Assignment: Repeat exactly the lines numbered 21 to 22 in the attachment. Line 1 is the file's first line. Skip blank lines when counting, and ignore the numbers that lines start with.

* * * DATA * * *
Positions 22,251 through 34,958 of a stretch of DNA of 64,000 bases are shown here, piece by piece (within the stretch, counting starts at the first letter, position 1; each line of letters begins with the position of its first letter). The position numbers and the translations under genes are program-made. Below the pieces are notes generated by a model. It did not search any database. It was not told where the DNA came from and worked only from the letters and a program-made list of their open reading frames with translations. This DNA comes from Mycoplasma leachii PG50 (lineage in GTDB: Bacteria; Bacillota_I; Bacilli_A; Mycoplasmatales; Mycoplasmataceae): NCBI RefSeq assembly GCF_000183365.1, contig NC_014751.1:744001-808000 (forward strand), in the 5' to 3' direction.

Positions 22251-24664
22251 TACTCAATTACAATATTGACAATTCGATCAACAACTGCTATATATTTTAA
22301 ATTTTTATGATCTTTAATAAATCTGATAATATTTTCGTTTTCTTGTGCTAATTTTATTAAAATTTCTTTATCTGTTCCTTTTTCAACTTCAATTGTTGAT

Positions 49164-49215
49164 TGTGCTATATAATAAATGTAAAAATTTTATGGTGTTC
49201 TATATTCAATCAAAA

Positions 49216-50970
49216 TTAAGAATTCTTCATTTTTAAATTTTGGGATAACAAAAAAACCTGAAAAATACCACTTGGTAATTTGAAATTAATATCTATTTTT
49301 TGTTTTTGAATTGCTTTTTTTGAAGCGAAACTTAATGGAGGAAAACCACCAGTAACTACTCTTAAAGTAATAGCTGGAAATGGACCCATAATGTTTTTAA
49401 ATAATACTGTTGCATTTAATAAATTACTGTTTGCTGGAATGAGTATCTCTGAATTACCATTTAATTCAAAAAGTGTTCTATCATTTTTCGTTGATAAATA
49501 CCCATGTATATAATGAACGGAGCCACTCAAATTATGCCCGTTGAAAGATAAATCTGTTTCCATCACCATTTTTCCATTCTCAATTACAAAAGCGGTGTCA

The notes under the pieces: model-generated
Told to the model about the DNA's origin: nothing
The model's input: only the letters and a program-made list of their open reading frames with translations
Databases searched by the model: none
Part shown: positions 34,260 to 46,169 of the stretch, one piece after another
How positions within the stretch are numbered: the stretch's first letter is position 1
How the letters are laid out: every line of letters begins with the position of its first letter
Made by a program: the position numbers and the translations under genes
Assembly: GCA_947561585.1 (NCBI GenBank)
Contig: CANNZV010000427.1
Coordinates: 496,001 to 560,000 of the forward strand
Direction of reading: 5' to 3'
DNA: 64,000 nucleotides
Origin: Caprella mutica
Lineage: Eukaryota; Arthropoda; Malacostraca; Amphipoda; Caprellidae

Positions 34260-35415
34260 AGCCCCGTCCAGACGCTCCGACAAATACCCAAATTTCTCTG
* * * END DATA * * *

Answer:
Assembly: GCA_947561585.1 (NCBI GenBank)
Contig: CANNZV010000427.1